British Columbia

B.C. Liberals and Greens turn to new strategies after byelection defeat

B.C. Green Party leader Andrew Weaver knew he was in trouble long before the results of the Nanaimo byelection started trickling in on Wednesday evening.

Greens search for answers while Liberals search for younger candidates heading into next election

B.C. Green party leader Andrew Weaver introduced a private members bill to cap MLA terms at three. (Chad Hipolito/The Canadian Press)

B.C. Green Party leader Andrew Weaver knew his party was in trouble long before the results of the Nanaimo byelection started trickling in Wednesday evening.

In the weeks leading up the vote, Weaver visited Nanaimo frequently to campaign for Green candidate Michele Ney.

Many of the people he talked to on doorsteps and in coffee shops told Weaver what he didn't want to hear — there were two choices and his party wasn't one of them.

"I spent a lot of time in Nanaimo campaigning with Michele," Weaver said.

"Many members, donors and supporters of our party came up to us saying that while they continued to support our party, they felt they needed to vote for the NDP in this byelection so that the government and our agreement with them can continue."

Ney received less than eight per cent of the vote and finished more than 40 points back of the winner, Sheila Malcolmson of the NDP.

The results of Wednesday's byelection maintained the status quo in the B.C. legislature, with the opposition Liberals holding 42 seats, just shy of the 44 held jointly by the NDP and the Green Party.

In 2017, the Green party agreed to support the NDP after the provincial election, allowing the New Democrats to form a minority government.

Malcolmson, a former federal NDP MP, will replace Leonard Krog, the five-term NDP member of the legislature who resigned his seat last year after being elected mayor of Nanaimo. (CBC)

Green soul-searching

The Green Party acknowledges it must establish itself as a viable alternative to the Liberals and New Democrats.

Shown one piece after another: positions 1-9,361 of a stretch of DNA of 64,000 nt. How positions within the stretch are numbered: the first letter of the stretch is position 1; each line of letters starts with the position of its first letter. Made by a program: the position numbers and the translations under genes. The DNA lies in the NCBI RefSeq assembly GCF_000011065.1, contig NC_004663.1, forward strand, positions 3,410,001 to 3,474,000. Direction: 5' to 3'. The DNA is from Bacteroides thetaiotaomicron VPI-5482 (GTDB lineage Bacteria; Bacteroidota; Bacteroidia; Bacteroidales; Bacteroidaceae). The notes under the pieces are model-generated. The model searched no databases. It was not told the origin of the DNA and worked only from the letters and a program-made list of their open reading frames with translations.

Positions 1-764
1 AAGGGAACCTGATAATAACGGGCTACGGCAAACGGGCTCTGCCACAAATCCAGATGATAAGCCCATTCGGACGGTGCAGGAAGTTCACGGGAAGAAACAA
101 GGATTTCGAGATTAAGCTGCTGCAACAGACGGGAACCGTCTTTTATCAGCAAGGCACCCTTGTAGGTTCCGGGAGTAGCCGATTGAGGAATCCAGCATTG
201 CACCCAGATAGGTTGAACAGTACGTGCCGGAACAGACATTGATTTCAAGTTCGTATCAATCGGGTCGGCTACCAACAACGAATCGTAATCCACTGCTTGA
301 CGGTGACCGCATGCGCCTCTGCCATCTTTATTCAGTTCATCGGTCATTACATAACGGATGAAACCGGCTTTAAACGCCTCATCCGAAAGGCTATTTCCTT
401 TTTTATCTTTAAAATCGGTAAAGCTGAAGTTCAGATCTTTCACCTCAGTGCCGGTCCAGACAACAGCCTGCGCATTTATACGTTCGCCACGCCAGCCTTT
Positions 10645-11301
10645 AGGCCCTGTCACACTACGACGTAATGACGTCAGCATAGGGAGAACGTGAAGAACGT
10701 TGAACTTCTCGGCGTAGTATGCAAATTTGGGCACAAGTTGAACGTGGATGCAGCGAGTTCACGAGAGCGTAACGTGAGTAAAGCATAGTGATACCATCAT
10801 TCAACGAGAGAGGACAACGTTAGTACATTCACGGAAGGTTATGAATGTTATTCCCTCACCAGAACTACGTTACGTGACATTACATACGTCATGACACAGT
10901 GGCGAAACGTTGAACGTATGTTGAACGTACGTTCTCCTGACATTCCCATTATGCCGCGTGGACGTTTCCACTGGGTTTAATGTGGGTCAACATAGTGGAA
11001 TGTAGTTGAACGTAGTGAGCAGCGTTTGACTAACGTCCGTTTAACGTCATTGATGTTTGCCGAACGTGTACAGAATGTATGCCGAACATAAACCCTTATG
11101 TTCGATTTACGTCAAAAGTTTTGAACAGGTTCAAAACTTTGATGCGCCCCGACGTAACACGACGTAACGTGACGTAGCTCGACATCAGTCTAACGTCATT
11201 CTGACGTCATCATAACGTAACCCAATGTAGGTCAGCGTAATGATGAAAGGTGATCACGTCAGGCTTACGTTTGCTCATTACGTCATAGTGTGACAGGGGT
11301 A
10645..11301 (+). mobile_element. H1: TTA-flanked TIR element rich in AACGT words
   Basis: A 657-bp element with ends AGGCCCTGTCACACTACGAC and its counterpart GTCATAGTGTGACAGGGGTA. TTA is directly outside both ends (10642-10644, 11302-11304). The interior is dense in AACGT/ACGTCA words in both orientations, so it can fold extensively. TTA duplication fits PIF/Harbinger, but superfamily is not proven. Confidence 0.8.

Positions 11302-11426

University of British Columbia political science professor Gerald Baier says that will be a tough message to deliver because the party formed an alliance with the NDP.

"The Greens have to ask themselves the question — have they made themselves a little less relevant by being part of this NDP government?" Baier said.

"When the people of Nanaimo had their chance to vote, they were either voting for the Liberals or for the NDP to stay in government."

Green Party director of communications Stefan Jonsson says the Greens have a lot of work to do before the next election.

"As the byelection in Nanaimo illustrated, a two-way race in a first-past-the-post system doesn't leave much room for a third party," Jonsson said.

"If we are incrementally better than one of the other parties, voters are likely to think, 'I can vote for the party that might have a better chance of getting elected and still get most of what I want, even if my first preference is the Greens.'"

Andrew Wilkinson greets B.C. Liberal party delegates at a convention in Vancouver on Nov. 3, 2018 where he delivered a keynote speech. (B.C. Liberal Party)

Liberal next steps

The leader of the B.C. Liberals doesn't know how long it will be before British Columbians go to the polls again, but when that day comes, Andrew Wilkinson says his party will look much different.

Three senior Liberal MLAs have told Wilkinson they won't seek re-election and he's looking for young, energetic candidates to replace them.

"Every party needs renewal," Wilkinson said. 

"Every party needs new blood, fresh faces, new ideas and that's what we're doing."

Liberal candidate Tony Harris, 35, lost the Nanaimo byelection but Wilkinson liked the youthful energy he brought to the campaign.

Baier says the Liberals could use a bit of a makeover.

"If they are going to renew, now is the time," he said.

"They have a new leader now and they have a few older names that might not be hanging around because they have some baggage."


To encourage thoughtful and respectful conversations, first and last names will appear with each submission to CBC/Radio-Canada's online communities (except in children and youth-oriented communities). Pseudonyms will no longer be permitted.

By submitting a comment, you accept that CBC has the right to reproduce and publish that comment in whole or in part, in any manner CBC chooses. Please note that CBC does not endorse the opinions expressed in comments. Comments on this story are moderated according to our Submission Guidelines. Comments are welcome while open. We reserve the right to close comments at any time.

Become a CBC Member

Join the conversation  Create account

Already have an account?